The London Tattoo Convention 2008

Published: 01 October, 2008 - Featured in Skin Deep 165, October, 2008

For the fourth year in a row, London played host to one of the biggest tattoo events in Europe. This convention is really carving a name for itself on the international tattoo convention scene and this year, as with all well organised shows – proved to be an improvement on the previous years. Onwards and upwards!

NEIL's narrative

There was quite a change this year however as the previous shows had been held in Brick Lane at the Truman Brewery but this venue has been earmarked for some major development and the organisers had to move the show. Now finding a building suitable to house close to two hundred tattooists from all over the world plus the many traders, vendors, bars and food sellers must have been a complete nightmare. As with most big cities, space is always at a premium and coming up with a venue that ticked all the boxes must have been hard.

Somehow, the organisers managed to find a venue that wasn’t too far from Brick Lane, and in mine and many people’s eyes surpassed the previous venue by miles.

Tobacco Dock is an old warehouse that had been completely refurbished in the eighties to the tune of forty million pounds, yes, you read that right, forty million quid; with the view of it becoming a new and alternative to Covent Garden. For some reason none of the expected projects transpired and the building has largely stood empty since. I believe that a few filming companies have used it but Tobacco Dock had sat dormant for years. Until the last weekend of September that is... Having run my own convention this year I now fully understand the work that goes on behind the scenes and how long it takes to organise a tattoo convention of such magnitude. Miki Vialetto and his loyal crew are no strangers to putting on tattoo events having run the Milan show and others for years so these guys are old hands at it.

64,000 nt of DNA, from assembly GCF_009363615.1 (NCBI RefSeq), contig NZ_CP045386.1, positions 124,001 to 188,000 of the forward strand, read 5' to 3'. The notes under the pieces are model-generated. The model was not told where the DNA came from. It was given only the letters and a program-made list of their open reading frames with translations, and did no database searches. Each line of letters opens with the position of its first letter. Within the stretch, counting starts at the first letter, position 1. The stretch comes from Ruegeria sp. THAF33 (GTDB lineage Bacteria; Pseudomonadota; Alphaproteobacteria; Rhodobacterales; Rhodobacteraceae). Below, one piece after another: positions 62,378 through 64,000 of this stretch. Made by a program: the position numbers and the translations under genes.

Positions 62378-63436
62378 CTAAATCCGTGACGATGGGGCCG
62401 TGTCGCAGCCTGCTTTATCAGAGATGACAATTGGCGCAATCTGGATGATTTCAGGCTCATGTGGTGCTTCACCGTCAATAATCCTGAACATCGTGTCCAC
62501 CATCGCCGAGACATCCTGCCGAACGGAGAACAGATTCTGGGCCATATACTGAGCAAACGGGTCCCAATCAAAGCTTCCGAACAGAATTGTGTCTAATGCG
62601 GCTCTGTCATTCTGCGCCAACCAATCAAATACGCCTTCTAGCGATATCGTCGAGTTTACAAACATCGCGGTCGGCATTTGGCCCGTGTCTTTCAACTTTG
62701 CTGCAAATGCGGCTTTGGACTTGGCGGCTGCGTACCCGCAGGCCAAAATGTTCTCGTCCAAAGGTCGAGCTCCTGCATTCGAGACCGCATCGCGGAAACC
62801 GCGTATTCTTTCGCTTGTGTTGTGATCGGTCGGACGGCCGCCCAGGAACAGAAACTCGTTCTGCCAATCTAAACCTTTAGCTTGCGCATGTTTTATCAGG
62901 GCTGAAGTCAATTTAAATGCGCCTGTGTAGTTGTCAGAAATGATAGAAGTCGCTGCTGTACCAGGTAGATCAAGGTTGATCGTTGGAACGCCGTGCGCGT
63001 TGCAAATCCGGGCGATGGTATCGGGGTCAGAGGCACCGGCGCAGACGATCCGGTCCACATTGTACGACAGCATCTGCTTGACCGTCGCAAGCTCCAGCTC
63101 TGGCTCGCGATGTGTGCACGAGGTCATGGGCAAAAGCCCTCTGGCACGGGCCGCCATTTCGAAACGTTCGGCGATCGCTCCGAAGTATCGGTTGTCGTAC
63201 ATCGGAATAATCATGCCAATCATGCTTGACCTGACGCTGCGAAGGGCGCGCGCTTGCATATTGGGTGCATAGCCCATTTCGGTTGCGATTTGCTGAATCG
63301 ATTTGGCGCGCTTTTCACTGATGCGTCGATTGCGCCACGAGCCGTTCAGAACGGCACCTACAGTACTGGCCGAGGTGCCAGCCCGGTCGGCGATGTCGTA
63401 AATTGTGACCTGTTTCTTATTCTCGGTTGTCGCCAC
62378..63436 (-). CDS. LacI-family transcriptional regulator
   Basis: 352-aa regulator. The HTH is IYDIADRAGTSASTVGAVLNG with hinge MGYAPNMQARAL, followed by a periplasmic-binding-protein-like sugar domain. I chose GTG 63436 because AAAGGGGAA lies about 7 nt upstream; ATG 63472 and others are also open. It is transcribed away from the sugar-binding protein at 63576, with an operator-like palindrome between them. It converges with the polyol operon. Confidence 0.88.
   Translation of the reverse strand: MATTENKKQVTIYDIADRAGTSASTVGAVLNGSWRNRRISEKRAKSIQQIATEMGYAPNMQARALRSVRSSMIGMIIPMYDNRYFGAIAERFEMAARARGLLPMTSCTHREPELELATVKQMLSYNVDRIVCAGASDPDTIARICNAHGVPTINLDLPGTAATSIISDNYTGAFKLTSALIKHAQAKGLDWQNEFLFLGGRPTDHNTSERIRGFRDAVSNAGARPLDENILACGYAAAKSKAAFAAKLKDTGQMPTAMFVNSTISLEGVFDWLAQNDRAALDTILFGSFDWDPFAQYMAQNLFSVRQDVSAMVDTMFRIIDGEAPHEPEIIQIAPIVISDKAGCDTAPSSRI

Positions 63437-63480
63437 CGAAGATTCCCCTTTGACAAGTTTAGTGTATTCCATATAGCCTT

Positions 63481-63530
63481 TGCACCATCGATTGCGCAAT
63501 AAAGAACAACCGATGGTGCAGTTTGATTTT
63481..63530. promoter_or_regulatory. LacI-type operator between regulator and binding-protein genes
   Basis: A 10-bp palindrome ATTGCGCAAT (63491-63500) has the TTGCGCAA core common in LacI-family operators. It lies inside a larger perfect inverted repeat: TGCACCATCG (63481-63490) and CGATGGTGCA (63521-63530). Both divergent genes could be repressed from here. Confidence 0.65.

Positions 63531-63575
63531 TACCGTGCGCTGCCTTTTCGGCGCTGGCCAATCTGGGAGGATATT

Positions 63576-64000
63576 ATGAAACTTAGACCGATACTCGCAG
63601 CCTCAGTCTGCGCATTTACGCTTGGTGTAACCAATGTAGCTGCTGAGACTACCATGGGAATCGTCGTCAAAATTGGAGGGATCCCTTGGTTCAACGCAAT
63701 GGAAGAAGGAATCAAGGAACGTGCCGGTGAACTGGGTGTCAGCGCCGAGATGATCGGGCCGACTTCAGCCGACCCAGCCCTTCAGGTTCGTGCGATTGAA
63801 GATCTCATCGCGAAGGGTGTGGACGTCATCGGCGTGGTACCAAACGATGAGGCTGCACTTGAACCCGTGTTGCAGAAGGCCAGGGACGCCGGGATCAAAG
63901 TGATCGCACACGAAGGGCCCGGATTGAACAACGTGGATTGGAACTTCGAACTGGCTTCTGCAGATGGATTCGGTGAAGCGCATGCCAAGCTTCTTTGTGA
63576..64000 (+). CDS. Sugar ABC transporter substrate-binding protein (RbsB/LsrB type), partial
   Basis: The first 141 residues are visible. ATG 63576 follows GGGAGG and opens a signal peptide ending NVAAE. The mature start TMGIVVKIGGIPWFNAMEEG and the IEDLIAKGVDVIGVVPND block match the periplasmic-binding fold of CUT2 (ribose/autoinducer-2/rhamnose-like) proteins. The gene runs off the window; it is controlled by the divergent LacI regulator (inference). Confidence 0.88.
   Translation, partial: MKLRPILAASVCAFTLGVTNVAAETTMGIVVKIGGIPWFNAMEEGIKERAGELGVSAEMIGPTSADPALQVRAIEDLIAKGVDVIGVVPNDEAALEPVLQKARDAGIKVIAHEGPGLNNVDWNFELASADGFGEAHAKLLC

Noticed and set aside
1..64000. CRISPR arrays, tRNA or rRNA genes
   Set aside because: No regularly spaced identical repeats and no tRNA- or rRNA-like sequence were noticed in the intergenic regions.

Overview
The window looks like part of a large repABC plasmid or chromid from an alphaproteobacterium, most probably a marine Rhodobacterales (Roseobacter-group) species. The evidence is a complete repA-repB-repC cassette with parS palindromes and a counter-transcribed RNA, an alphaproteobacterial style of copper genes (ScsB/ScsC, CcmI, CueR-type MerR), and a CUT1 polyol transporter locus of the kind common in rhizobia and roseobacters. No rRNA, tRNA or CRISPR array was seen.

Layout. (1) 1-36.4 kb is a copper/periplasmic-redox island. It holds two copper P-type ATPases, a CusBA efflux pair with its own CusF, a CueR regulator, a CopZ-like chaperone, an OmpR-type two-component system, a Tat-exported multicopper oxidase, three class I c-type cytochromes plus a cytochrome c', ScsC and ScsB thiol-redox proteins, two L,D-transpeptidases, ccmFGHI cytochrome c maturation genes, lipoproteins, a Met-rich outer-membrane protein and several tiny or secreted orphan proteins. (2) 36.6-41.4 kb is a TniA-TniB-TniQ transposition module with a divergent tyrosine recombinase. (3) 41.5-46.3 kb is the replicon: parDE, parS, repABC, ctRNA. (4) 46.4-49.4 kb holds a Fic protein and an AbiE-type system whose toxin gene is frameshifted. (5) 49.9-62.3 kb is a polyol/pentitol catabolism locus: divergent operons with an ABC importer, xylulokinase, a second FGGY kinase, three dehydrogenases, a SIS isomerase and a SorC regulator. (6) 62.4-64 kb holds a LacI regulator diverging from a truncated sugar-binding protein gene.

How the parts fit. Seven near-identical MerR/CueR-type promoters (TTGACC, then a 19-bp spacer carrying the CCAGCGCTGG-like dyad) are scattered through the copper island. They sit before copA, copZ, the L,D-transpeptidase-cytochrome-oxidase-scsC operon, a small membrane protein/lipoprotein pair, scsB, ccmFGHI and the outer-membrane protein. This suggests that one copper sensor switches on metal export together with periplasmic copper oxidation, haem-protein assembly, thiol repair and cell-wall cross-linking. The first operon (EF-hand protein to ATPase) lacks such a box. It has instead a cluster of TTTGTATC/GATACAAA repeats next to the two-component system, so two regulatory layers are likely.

The line-up of artists was as impressive as ever with some big hitters of the tattoo scene attending such as Robert Hernandez, Genko, Bugs, Tony Ciavarro, Bob Tyrrell, Shige and oh, about one hundred and ninety odd more artists, all at the top of the tattooing tree. The venue has been very sympathetically restored showing many of its original huge wooden beams and large iron braces that held the building together and much of the roof consisted of glass, bathing the working artists in daylong natural light. This had some obvious advantages to the working conditions but as we had unseasonably good weather that weekend (I think it was our summer!) the upstairs rooms got extremely hot over the course of the day. The rooms that the artists were working in were twelve separate glass rooms and the flow between them got a little awkward at times and putting artists like Joe Capobianco and Jime Litwalk, Bugs and the London Ink crew at the bottom of a dead end created quite a bottle neck all weekend. But the fact that you could wander about in the large aisles and get to see the artists working without having to actually enter the rooms was very nice.

The entire top floor was dedicated to the working artists (and some trade supply companies) while the vaulted cellar or basement, call it what you will; housed the vendors as well as the bar areas. Downstairs, in between the archways the rooms were subdivided into shop fronts again with glass doors and panels so the browser could see what was going on in each room. The organisers managed to fit in a large number and varied mix of clothing, jewellery, and merchandise sellers in the rooms. Also in the basement (quite fittingly), was the Voodoo Lounge hosted by Vince Ray and his cohorts. This had a stage for Vince to strut his stuff on and a well-stocked bar for the thirsty. At the other end of the building was the Jamaica Inn, another bar that also boasted a separate section that boasted twelve real ales. This for me was an absolute winner as there is nothing worse than having the shell out three pounds (cheap for London) for a pint of gassy larger. Pretty much at all the shows I go to, one residing complaint is the price/quality of the beer. I know this isn’t always the fault of the organisers as the venues often dictate the alcohol but the real ale bar was very refreshing – in more ways than one!

Other show organisers please take note.

Whilst wandering about the top floor I couldn’t help but get jealous of everyone who was sat or lying on a chair or table getting some ink. The moment the tattoo machines kick into life I get real ‘ink envy’ and considering the line-up, I was doubly jealous.